One of The City’s best music venues, Bottom of the Hill, offers a night of rising experimental electronic-music producers Friday with Chicago’s Mister Lies, supported by the Bay Area's Giraffage and Some Ember.
Suitable for fans of Massive Attack, Aphex Twin, Flying Lotus, Bonobo or Baths, Mister Lies is the pseudonym of 20-year-old dramatic writing undergraduate Nick Zanca, who releases his debut LP “Mowgli” on Lefse Records on Feb. 26.
Zanca is on a small West Coast tour this winter, visiting San Francisco for the second time in his short career. His May visit supporting Tycho was a plum gig for a new kid, Zanca says on the phone, during a break from studying for a genetics final.
“It’s kind of hilarious to think my first gigs were with a name that big and I was playing those kind of rooms,” he said. “It was a really awesome show.”
Born in Washington, D.C., and raised in suburban Connecticut, Zanca is classically trained and can play about nine instruments passably, he says. A fan of Warp records, Aphex Twin and Flying Lotus in high school, he played in a pop-punk band before moving to Illinois for school at Columbia College Chicago.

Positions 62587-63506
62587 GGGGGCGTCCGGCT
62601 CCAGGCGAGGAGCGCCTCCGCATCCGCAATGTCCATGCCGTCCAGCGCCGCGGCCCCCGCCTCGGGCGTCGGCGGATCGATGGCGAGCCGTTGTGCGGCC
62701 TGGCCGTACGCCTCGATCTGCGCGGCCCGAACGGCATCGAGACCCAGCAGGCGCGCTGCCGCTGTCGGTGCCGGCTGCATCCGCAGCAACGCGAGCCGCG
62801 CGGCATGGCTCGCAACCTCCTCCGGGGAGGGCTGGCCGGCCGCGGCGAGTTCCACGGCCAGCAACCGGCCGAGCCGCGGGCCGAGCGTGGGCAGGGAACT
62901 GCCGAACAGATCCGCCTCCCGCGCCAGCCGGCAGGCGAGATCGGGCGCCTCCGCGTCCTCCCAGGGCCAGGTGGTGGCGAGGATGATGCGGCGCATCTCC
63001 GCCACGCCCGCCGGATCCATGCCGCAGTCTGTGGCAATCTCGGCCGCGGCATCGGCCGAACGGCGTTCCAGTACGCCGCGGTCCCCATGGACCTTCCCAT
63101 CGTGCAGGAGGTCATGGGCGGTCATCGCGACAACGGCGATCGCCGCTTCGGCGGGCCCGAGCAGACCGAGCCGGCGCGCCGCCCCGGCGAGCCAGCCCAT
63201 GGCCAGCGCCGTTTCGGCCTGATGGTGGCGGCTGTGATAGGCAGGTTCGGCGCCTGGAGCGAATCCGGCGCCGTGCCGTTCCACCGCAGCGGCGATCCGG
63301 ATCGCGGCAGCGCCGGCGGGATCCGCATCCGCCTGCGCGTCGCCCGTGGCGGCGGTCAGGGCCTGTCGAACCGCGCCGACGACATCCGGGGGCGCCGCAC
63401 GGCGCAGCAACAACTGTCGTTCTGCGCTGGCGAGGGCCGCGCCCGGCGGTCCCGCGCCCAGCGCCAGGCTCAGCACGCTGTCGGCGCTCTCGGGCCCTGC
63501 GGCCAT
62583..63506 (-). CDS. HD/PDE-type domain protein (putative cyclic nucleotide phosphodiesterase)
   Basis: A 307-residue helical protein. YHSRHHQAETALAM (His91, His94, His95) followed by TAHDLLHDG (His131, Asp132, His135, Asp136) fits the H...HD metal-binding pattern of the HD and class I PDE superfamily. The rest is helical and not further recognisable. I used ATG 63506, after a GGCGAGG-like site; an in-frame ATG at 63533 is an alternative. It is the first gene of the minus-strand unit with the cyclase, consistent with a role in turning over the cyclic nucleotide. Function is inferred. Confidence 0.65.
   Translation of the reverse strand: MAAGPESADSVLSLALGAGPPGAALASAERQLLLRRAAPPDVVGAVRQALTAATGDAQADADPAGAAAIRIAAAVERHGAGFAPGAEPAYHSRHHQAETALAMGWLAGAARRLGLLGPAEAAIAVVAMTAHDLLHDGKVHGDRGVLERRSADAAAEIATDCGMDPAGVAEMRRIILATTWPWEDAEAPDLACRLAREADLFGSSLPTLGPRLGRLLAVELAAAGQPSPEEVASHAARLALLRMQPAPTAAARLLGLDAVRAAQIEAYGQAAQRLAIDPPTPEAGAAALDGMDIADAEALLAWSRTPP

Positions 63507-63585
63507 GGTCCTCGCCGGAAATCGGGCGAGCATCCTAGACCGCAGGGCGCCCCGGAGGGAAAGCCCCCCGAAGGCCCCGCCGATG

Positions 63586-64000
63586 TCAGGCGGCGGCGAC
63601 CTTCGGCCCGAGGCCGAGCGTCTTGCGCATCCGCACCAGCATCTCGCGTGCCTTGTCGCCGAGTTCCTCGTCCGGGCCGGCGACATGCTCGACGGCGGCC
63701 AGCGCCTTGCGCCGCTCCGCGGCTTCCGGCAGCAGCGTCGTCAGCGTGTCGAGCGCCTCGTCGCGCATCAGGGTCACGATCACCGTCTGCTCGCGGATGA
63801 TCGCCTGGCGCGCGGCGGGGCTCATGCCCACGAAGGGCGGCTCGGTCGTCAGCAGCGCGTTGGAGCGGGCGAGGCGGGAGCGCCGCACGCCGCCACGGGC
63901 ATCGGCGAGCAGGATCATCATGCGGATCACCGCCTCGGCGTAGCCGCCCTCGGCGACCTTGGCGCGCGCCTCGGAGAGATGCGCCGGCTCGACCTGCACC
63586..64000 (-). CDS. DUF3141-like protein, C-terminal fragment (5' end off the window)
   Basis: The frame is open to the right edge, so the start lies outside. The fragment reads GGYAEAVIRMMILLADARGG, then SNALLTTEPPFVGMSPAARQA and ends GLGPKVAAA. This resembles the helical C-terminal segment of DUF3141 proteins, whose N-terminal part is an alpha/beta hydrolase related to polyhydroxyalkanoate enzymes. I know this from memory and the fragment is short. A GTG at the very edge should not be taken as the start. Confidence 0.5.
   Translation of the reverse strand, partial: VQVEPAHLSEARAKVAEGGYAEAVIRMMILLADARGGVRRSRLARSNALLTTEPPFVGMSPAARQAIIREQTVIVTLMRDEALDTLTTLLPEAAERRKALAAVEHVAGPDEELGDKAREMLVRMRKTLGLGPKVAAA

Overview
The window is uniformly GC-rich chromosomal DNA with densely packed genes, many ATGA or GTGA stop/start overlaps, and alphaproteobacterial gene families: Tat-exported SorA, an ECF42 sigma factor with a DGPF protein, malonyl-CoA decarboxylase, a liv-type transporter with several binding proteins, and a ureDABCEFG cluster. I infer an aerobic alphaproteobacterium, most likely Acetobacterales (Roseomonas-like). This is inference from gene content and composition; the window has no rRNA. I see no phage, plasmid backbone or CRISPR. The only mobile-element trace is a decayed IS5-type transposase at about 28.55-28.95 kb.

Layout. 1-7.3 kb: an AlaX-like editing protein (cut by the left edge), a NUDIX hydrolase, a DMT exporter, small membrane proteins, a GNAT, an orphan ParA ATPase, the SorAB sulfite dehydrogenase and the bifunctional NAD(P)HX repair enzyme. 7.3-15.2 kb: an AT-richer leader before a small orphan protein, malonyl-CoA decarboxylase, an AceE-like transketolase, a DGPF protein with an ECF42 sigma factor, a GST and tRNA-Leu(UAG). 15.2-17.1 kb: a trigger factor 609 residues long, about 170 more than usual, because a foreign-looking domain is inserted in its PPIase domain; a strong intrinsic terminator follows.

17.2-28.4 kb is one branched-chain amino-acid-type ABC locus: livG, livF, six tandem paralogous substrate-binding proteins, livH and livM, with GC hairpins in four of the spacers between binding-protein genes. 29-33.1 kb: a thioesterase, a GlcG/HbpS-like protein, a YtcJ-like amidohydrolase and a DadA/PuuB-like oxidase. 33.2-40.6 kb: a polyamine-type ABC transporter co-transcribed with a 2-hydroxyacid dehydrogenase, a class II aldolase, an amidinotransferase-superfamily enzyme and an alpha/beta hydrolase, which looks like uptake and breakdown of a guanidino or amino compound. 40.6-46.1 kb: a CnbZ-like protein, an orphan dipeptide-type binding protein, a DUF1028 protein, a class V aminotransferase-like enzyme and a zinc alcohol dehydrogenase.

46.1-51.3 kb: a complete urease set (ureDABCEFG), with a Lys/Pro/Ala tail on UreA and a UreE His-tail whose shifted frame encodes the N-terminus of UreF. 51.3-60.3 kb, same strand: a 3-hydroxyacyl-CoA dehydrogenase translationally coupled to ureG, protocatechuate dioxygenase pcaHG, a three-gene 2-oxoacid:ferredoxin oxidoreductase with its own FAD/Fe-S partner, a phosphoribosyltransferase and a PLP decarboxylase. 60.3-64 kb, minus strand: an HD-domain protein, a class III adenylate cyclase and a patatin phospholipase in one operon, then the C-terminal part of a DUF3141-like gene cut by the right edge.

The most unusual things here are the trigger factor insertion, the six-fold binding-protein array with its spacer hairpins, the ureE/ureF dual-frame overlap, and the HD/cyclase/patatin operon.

He started producing in 2010, taking the name Mister Lies from a Tony Kushner play “Angels in America.” So far, the young artist has been crafting late-night, down-tempo, chill-out music.
The Mister Lies track “I Walk” featuring Jessica Blanchet is quite melodic, sensual and chic. Debut 2012 EPs “Hidden Neighbors” and “Collaborative Mass” found fans at The Fader, Pitchfork and XLR8R.
The gifted producer’s life is now speeding up, and so is his music. “Mowgli” was recorded in the Zanca family’s country house in rural Vermont in the summer 2012, often after mornings kayaking.
“Mowgli” is Zanca “film-scoring the environment around me,” he says. “This is probably the most big, gargantuan sound, the most tribal, feral stuff that I’ve done.”
Zanca will be doing an all-original set live on laptop and controller with vocal manipulations Friday. The energy in the “Mowgli” material should suit a live audience, he adds.
“It’s not me singing over tracks, it’s more experimental and atmospheric, a little more Sigur Ros than the average vocalist,” he says. “My hope is to get people to move.”